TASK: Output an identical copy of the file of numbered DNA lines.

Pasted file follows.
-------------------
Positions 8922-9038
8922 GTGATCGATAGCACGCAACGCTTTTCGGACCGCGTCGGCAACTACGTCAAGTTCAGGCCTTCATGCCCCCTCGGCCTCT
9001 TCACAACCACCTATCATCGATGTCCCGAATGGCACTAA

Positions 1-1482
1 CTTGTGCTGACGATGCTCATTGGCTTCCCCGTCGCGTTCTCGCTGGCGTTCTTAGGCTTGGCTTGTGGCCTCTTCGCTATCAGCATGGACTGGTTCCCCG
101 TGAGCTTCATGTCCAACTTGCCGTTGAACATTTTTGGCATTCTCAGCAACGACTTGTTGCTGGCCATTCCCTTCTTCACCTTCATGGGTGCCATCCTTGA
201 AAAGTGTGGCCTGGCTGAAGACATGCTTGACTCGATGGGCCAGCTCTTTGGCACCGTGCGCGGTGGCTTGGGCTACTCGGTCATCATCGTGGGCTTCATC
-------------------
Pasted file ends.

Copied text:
Positions 8922-9038
8922 GTGATCGATAGCACGCAACGCTTTTCGGACCGCGTCGGCAACTACGTCAAGTTCAGGCCTTCATGCCCCCTCGGCCTCT
9001 TCACAACCACCTATCATCGATGTCCCGAATGGCACTAA

Positions 1-1482
1 CTTGTGCTGACGATGCTCATTGGCTTCCCCGTCGCGTTCTCGCTGGCGTTCTTAGGCTTGGCTTGTGGCCTCTTCGCTATCAGCATGGACTGGTTCCCCG
101 TGAGCTTCATGTCCAACTTGCCGTTGAACATTTTTGGCATTCTCAGCAACGACTTGTTGCTGGCCATTCCCTTCTTCACCTTCATGGGTGCCATCCTTGA
201 AAAGTGTGGCCTGGCTGAAGACATGCTTGACTCGATGGGCCAGCTCTTTGGCACCGTGCGCGGTGGCTTGGGCTACTCGGTCATCATCGTGGGCTTCATC